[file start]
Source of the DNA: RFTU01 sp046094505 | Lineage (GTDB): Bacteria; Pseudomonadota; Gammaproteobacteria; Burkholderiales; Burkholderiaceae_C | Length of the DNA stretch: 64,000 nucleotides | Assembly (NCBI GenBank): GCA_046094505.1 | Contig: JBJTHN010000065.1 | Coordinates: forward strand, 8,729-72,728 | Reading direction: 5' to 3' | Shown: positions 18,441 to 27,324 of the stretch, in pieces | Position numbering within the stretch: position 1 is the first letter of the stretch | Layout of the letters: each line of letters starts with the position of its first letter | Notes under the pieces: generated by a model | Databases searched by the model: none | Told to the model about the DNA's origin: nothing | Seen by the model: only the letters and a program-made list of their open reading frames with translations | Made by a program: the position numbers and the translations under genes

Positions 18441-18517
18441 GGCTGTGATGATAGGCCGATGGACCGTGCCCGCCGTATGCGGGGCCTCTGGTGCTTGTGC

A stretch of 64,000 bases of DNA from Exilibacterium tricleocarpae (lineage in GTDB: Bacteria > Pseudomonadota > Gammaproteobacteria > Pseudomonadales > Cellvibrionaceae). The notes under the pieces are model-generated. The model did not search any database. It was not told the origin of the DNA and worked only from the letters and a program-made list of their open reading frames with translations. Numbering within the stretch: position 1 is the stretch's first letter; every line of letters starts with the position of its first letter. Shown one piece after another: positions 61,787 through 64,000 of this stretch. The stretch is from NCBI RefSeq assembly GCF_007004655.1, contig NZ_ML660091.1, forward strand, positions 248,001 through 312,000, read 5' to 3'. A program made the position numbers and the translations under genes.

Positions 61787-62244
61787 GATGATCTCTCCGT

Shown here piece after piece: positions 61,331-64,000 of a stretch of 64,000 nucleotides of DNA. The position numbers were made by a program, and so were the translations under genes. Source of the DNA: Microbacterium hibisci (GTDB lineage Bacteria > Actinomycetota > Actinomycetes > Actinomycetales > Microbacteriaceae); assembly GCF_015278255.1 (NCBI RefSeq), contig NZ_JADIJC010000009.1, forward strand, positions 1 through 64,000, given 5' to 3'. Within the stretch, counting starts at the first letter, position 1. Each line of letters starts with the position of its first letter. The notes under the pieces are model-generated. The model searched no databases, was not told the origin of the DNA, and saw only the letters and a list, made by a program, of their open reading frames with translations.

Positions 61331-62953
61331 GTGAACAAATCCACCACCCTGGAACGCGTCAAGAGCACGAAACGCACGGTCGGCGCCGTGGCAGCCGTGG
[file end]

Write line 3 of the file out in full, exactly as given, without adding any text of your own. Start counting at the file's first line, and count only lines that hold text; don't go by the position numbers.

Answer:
18441 GGCTGTGATGATAGGCCGATGGACCGTGCCCGCCGTATGCGGGGCCTCTGGTGCTTGTGC